Format of Presentation

Poster to be presented the Friday of the conference

Abstract

The aim of this study was to explore the differences in perceptions of animal companions between survivors and non-experiencers of domestic violence (DV). Survivors in the shelter group (SG) were interviewed via focus group method. Non-experiencers in the community group (CG) were interviewed via semi-structured interview method. Participants were adult women with previous and/or current animal companions. Transcripts were analyzed in terms of thematic analysis. Three key themes, with various subthemes emerged: Theme 1: Relationship between guardian and animal companion; Theme 2: Animal companion perceived as important by guardian; and Theme 3: Relationship between animal companions and abuse. Overall, many women viewed their animal companions as important and as members of the family. The SG women were separated from their animal companions, viewed money as a barrier to having animals, and viewed animals as a protective support system. The CG women were generally not separated from the animal companions, did not view money as a barrier to having animals, and perceived their animals as a form of responsibility rather than support. As existing literature (e.g., Meyer, 2012; Barrett et al., 2018; Stevenson, Fitzgerald & Barrett, 2018) indicates that many women delay leaving abusive relationships due to concern for their animal companions, the goal of this research is to ensure that both human and nonhuman survivors of violence are safe in situations of DV. Given that SG women saw their animals as sources of protection and support, domestic violence shelters should allow animal companions. To mitigate potential issues surrounding having animals in shelters (e.g., fears and allergies), there should be specific rules in place. Overall, housing should aim to allow companion animals and not discriminate against those with animals (speciesism). The goal is to see a future where, regardless of species, all survivors of domestic violence are allowed in a safe space.

Department

Sociology and Anthropology

Faculty Advisor

Rochelle Stevenson

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Domestic Violence and Animal Abuse: The Differences in Perceptions of Animal Companions Between survivors and Non-experiencers of Abuse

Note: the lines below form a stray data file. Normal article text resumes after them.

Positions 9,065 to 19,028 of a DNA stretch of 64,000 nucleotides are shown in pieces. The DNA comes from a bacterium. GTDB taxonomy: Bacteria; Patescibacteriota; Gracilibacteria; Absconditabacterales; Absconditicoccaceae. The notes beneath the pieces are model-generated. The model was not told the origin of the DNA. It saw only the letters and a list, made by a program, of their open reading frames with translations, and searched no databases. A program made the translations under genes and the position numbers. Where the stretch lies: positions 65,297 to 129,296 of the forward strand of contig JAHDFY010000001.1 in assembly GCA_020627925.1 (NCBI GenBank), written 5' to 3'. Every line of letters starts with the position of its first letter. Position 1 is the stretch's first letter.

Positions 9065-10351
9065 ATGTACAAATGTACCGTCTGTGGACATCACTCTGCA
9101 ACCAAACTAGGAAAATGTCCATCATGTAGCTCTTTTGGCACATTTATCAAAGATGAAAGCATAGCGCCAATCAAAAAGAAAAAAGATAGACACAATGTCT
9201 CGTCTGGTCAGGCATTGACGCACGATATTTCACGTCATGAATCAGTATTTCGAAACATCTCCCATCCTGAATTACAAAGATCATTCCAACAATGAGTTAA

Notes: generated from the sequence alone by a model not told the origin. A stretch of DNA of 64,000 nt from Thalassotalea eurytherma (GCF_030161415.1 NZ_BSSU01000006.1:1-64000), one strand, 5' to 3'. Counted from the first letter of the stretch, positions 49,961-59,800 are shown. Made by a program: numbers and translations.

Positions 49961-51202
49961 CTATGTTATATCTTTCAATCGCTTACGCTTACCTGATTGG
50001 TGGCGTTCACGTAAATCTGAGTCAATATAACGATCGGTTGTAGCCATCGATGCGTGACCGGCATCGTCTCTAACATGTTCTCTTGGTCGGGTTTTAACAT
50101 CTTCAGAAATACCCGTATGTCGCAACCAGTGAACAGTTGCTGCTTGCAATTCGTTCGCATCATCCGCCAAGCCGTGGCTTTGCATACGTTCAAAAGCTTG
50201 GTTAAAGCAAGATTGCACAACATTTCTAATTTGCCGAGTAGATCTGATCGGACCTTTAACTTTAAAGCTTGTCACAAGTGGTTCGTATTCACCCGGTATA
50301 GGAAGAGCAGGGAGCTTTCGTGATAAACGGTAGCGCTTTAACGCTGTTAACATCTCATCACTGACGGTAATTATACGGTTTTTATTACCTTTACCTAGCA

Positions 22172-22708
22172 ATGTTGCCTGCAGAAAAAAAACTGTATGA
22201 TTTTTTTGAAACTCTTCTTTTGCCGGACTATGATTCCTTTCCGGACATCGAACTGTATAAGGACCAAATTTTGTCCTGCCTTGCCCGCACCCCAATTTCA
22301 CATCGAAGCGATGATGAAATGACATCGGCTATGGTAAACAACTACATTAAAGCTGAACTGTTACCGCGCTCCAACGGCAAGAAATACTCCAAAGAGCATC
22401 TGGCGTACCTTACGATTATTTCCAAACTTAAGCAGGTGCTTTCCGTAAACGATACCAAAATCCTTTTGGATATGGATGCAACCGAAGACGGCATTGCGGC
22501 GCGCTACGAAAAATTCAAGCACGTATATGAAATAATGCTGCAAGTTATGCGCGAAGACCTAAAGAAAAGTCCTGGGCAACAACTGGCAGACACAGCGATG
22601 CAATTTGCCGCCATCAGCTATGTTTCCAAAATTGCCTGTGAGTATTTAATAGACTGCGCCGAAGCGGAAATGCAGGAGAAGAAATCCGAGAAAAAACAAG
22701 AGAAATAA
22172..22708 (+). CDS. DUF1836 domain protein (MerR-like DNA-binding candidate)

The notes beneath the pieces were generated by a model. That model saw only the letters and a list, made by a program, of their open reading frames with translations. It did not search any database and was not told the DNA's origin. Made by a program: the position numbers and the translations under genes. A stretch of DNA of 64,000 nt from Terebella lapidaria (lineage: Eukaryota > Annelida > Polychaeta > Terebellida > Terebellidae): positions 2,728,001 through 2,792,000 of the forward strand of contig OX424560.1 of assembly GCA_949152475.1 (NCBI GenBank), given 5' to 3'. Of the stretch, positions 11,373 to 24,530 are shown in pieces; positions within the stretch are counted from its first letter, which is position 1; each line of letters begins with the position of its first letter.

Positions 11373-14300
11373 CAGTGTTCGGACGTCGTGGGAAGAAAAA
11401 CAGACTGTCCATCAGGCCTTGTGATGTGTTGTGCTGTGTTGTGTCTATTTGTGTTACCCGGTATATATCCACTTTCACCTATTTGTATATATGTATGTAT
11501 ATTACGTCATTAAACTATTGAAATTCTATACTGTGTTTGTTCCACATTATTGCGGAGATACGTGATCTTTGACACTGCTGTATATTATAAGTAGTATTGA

The aim of this study was to explore the differences in perceptions of animal companions between survivors and non-experiencers of domestic violence (DV). Survivors in the shelter group (SG) were interviewed via focus group method. Non-experiencers in the community group (CG) were interviewed via semi-structured interview method. Participants were adult women with previous and/or current animal companions. Transcripts were analyzed in terms of thematic analysis. Three key themes, with various subthemes emerged: Theme 1: Relationship between guardian and animal companion; Theme 2: Animal companion perceived as important by guardian; and Theme 3: Relationship between animal companions and abuse. Overall, many women viewed their animal companions as important and as members of the family. The SG women were separated from their animal companions, viewed money as a barrier to having animals, and viewed animals as a protective support system. The CG women were generally not separated from the animal companions, did not view money as a barrier to having animals, and perceived their animals as a form of responsibility rather than support. As existing literature (e.g., Meyer, 2012; Barrett et al., 2018; Stevenson, Fitzgerald & Barrett, 2018) indicates that many women delay leaving abusive relationships due to concern for their animal companions, the goal of this research is to ensure that both human and nonhuman survivors of violence are safe in situations of DV. Given that SG women saw their animals as sources of protection and support, domestic violence shelters should allow animal companions. To mitigate potential issues surrounding having animals in shelters (e.g., fears and allergies), there should be specific rules in place. Overall, housing should aim to allow companion animals and not discriminate against those with animals (speciesism). The goal is to see a future where, regardless of species, all survivors of domestic violence are allowed in a safe space.

 

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